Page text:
She had been here less than three days and already Max was pronouncing the situation unbearable. He did have a point. It was well taken. Julie said so and then waited with resigned acceptance for him to explain.

"I’m talking about the willing suspension of linear time."

"Have you lost your mind?" Julie's laughter rang out into the tense atmosphere. "No one can suspend time."

"Oh, but we can, if not actually, at least figuratively."

What was he up to now? "How?"

"By living in the moment; suppose from this day forward we live as though time was on hold? We can operate on the supposition that for us, there was no worrisome tomorrow and no troublesome yesterday."

"How long do you think that would last?" Julie’s doubts gave way to cautious optimism. The suggestion had possibilities.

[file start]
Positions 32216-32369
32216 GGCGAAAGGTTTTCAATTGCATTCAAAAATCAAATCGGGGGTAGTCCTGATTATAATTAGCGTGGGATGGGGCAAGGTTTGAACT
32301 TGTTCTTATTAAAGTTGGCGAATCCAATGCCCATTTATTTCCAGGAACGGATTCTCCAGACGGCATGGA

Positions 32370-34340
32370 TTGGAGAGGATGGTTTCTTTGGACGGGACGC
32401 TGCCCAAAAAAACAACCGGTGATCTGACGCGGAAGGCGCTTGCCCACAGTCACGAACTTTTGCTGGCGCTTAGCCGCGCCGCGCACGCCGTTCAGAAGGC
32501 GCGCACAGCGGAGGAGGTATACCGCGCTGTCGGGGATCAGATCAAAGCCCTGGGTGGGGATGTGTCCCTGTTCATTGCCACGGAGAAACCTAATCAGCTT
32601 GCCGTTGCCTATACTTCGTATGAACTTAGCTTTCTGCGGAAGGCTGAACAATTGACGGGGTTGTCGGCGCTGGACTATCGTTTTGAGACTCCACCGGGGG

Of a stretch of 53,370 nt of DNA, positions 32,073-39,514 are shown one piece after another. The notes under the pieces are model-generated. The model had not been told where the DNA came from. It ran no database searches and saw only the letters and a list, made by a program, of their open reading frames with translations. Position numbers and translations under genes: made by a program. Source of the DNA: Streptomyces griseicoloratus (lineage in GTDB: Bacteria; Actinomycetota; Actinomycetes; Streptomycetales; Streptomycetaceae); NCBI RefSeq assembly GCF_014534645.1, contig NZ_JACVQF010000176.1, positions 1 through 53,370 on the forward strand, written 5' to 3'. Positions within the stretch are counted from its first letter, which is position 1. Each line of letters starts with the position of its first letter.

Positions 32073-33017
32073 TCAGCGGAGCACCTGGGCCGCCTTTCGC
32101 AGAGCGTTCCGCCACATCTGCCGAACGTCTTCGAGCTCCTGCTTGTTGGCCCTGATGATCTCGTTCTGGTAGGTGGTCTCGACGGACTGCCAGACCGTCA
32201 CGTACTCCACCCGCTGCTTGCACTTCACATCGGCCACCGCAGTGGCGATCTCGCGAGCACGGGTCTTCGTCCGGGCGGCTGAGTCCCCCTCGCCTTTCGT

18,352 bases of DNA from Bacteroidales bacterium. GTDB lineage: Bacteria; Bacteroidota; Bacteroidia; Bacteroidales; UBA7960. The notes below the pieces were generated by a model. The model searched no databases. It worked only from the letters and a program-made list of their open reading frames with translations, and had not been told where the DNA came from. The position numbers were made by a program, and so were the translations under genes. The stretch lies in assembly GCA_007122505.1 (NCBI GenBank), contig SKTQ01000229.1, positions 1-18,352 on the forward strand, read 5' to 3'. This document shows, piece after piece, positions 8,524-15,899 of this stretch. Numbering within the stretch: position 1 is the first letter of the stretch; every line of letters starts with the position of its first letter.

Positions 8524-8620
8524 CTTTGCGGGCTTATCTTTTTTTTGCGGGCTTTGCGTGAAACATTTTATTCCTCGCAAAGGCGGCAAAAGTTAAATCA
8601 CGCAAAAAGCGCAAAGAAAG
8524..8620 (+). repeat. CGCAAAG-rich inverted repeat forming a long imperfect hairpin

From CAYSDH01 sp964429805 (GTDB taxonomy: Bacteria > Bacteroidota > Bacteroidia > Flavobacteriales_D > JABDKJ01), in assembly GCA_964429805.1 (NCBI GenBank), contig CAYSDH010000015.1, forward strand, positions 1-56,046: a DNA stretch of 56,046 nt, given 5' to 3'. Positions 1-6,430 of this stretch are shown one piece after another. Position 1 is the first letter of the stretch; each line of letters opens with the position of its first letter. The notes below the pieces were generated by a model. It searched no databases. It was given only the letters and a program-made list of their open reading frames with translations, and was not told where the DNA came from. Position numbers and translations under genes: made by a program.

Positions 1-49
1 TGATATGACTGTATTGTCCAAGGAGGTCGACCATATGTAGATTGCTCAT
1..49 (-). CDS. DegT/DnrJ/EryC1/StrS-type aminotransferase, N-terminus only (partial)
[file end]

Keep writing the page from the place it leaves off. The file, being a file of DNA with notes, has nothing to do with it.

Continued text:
One of Max's shoulders rose and then fell. "I don't know but isn't it worth a try?"

On the surface the plan sounded childish and a little foolish, but if it worked-- "I've never dared do that, live for the moment, I mean."

"Maybe it's time you gave it a try." Max said.

Maybe it was. "You said we should lay down some rules. What kind of rules?"

Max stood. "Now comes the hard part."

Barri, thanks for coming. The excerpt is very intriguing. I'm dying to know what rules he wants to lay down.

5 comments:

barribryan said...

Elaine,

Thanks for having me as your guest today. I enjoyed visiting with you.

Barri

Carol North said...

Hi Barri:
Sorry, I posted to the wrong place--under the Reyes Family.

StephB said...

Barri,
How cool! Thanks for sharing. Louise is a nice name. Nice excerpt. Good luck with sales.

Smiles
Steph

Margaret Tanner said...

Hi Barri,
Great interview and excerpt. I always say I am not superstitious either, but I never walk under a ladder or go near a black cat. And I never wear new clothes on Friday, my mum always said that brought you bad luck.

Cheers
Margaret

Elaine Cantrell said...

Thanks for coming by, ladies. Both Barri and I appreciate it.